The Seven Ds of a Buy-Sell Agreement
My client handed me his 13-year old buy-sell agreement. The business value, specified as a fixed amount, was about 3 percent of the current market value. Any problems here? First, the value is not current and too low. Attempts to enforce the contract would result in litigation. Second, the IRS will not accept the low value for estate tax purposes. Third, since this agreement is not current, the funding for the buyout does not exist. Either the buyer or the company must come up with funding or it’s very likely all or part of the business will have to be sold to a third party.
There’s more. The remaining owner will be at odds with his partner’s family. Why is the buy-sell agreement (Agreement) so important? This document spells out how ownership of the business will be transferred in the event of death, disability, divorce, departure (retirement or otherwise), deadlock, default or disagreement. The Agreement also must address the determination of value of the business and any other circumstance the owners foresee and wish to cover.
Death of a Shareholder
Financial distress and leadership void usually follows the death of an owner. This problem may be compounded if the surviving shareholders have no choice but to take in the inexperienced new partner/spouse who will expect a salary and profits from the business to maintain lifestyle. The Agreement should set the process for determining the business value. A harmonious transition of ownership can occur when the Agreement fully funded. Life insurance is generally the best solution.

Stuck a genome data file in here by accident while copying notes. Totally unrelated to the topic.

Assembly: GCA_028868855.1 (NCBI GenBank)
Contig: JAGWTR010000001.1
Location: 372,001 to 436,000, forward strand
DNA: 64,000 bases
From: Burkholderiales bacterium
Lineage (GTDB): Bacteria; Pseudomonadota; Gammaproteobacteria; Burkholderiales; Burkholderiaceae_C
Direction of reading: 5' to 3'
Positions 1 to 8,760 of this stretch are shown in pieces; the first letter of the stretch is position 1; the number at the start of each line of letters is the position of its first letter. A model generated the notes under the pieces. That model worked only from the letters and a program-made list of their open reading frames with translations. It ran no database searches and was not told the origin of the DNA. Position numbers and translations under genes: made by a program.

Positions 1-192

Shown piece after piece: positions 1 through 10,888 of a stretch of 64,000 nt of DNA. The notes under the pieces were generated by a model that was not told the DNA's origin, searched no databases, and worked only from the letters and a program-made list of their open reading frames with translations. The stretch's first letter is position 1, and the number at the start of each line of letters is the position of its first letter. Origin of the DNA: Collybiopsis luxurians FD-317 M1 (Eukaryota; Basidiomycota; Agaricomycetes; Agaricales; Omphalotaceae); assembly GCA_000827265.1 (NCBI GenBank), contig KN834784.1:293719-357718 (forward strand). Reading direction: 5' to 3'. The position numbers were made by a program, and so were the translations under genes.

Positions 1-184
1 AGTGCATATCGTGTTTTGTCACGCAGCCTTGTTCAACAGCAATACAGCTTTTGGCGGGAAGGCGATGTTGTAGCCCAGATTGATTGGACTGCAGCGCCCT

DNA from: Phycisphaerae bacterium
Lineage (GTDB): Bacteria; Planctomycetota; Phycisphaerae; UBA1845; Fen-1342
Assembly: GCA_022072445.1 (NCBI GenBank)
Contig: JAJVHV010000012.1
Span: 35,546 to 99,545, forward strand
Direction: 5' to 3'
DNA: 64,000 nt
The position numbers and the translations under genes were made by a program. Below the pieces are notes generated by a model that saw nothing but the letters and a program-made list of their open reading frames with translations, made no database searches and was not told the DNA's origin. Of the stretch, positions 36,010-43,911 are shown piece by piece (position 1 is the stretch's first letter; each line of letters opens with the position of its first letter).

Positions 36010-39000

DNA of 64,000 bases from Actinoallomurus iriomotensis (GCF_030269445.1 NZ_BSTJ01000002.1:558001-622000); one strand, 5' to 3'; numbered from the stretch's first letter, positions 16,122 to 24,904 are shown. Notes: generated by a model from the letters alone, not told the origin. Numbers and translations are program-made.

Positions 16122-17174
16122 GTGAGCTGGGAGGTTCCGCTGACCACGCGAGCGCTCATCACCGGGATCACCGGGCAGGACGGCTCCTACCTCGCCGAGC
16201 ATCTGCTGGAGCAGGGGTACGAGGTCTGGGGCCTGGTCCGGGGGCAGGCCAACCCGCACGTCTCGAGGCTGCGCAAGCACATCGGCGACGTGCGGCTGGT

Disability of a Shareholder
Agreements ignoring funding of or poorly defining disability can be a severe cash drain. Burn this into memory: it is critical that the definition of disability within the Agreement match the definition of disability income within the disability insurance policy. If not, the Agreement may call for payments where the disability income policy is not required to pay.
Divorce of a Shareholder
In a divorce, a spouse often ends up with one half the business interest of a closely-held business. Needed are provisions requiring the spouse to sell stock back to either the: (a) corporation; (b) original shareholder; or (c) other shareholders. The price cannot exceed the fair market business value.
Departure, Deadlock, Disagreement, Default
Other important issues that should be addressed in the agreement as well.
Determination of Value
The most important provision in a buy-sell is the valuation of the business. The value must satisfy both the owners and not circumvent valuation for IRS purposes. If not, plan on paying legal fees.
Imagine your expertly crafted, but unfunded buy-sell agreement sitting on your shelf; it is barely worth the paper it is printed on. The best funding mechanism is insurance. Insurability is an undisclosed asset on your personal balance sheet.
This information should not be construed as legal or tax advice. You may want to consult a tax advisor regarding this information as it relates to your personal circumstances.
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